Dans le American Life Histories: Manuscripts from the Federal Writers’ Project, 1936-1940, on retrouve quelques bribes de l’histoire des Franco-Américains aux États-Unis. Philipe Lemay et Steve Comeau sont parmi les personnes qui ont témoigné de leur expérience. Ces témoignages contiennent plusieurs informations sur la vie des Canadiens français avant et après leur émigration au États-Unis. On y aborde le travail dans les usines, leur vie avant d’émigrer, les raisons qui les ont incité à partir, les relations difficiles avec les Irlandais (dont Jean-Baptiste Blanchette a été la victime en 1880), la vie communautaire, le catholicisme, l’éducation, etc.
Philippe Lemay a émigré aux États-Unis en 1864 avec sa famille. Ils habitaient à Saint-Ephrem d’Upton. Philippe Lemay a à Lowell puis à Manchester.
French Canadians from the province of Quebec have worked in the mills of Manchester for a long, long time. There was one as far back as 1833, and for more than 50 years they kept on coming until now we are 35,000 strong, 40% of the entire population of the city. Ours is said to be the largest single nationality group.
I am going to tell you as well as I can the story of the French Canadian textile worker; what brought him here; how he came, lived, worked, played and suffered until he was recognized as a patriotic, useful and respected citizen, no longer a ‘frog’ and ‘pea soup eater,’ a despised Canuck. And it’s the story of all the French Canadians who settled in New England mill towns. The picture of one French Canadian textile worker and the picture of another are just as much alike as deux gouttes d’eau, or, as we have learned to say in English, like two peas in a pod.
Steve Comeau est né à South River, Nouveau Brunswick, en 1876. Ses parents ont plus tard déménagé à Kouchidouduac, Nouveau-Brunswick. Il a émigré au Maine en 1896. Il a habité Greenville et Waterville.
A study of French Canadians in the eastern part of Maine, at least, can not be regarded in the same light as a study of an alien racial group that has occupied a part of a territory largely inhabited by Americans, or dominated by groups of other nationalities. I don’t think that the French in Canada regard eastern Maine exactly as they would foreign soil. There are a number of reasons why this should be so. Many of the early explorers who sailed from the old world and travelled through this region, and many of the early pioneers who settled here were French. This section once formed a part of the province of Acadia, and for long periods it was owned and controlled by Frenchmen. French Jesuits played a prominent part in the early religious life of the inhabitants, and in many communities scarcely any language but French was spoken. Even today same villages are predominantly French, and French Canadians and French Americans form a varying proportion of the population of every town.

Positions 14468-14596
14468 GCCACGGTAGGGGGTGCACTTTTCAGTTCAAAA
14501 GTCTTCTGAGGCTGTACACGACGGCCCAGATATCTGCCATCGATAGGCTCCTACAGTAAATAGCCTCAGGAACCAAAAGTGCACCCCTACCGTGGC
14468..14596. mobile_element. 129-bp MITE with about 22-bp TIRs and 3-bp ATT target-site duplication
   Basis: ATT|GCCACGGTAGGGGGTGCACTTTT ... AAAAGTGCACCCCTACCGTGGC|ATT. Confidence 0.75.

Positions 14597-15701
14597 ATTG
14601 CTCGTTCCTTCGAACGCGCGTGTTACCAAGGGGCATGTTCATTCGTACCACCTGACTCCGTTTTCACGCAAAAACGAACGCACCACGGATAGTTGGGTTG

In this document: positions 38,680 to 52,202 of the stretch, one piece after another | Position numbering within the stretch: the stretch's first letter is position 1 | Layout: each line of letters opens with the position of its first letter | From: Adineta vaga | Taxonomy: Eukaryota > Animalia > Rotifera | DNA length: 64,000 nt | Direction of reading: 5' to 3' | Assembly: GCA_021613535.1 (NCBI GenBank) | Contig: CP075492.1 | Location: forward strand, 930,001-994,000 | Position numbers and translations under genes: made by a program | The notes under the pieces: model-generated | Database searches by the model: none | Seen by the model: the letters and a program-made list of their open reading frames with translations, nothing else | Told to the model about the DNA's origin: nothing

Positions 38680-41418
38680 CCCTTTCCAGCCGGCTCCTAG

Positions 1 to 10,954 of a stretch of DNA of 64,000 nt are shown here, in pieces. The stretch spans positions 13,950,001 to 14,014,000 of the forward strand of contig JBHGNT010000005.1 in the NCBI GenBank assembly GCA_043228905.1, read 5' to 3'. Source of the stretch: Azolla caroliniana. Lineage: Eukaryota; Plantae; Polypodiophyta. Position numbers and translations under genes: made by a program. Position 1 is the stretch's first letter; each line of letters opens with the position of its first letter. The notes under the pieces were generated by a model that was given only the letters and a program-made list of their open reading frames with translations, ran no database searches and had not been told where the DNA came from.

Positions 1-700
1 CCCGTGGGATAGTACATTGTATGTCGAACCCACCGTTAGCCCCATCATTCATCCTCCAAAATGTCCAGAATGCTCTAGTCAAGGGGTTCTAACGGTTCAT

In those early times there were many French in Canada, but there were also many in eastern Maine. Part of the time there was no boundary line between the two lands. The French here « grew up with the land. » They fought in the Revolutionary War and in the War of 1812. Maine first belonged to the Indians, and when America established its independence, the French in Maine did not feel as thought they belonged to an alien race.
Il a habité Old Town. Extrait
It’s too bad old Zeb (an uncle of his) isn’t alive. He knew a lot about this stuff. (magic, ghosts, superstitions) I remember a story they used to tell about a time when there was an epidemic of black cholera over on the island (French Island). There was an old covered wooden bridge that ran across the river at that time, and guards bad been stationed at this end of the bridge to prevent any one from crossing in either direction.
La transcription complète rend bien l’accent de monsieur Martin. Extrait
Worked on the farm and in the woods in Canada. Went to Lille when he was 17 years old in 1898. Worked there 15 years mostly as a carpenter but sometimes in the woods. Moved to Old Town in 1913 and has remained here ever since. Went to school only two years in Canada between the ages 6 and 8. The small house in which he lives and the large corner lot on which it stands belong to the church. He is janiotr of the church. He takes care of the fires in the convent school, the sisters’ house, the church, and the priest’s home; shovels paths and keeps ice off the roofs. Mows lawns and does other work about the church property in the summer time. The job keeps him pretty busy. Is a very fast and eifficient worker. Good carpenter. Has never worked in a factory. Interested in local politics and local affairs. Is a Catholic. A little above medium height, slim, and dark. Has good teeth and a scar on his left eyebrow. Talks with a pronounced French accent in spite of his years in Maine. Smokes cigars.
La suite de ce billet se trouve ici (cliquez).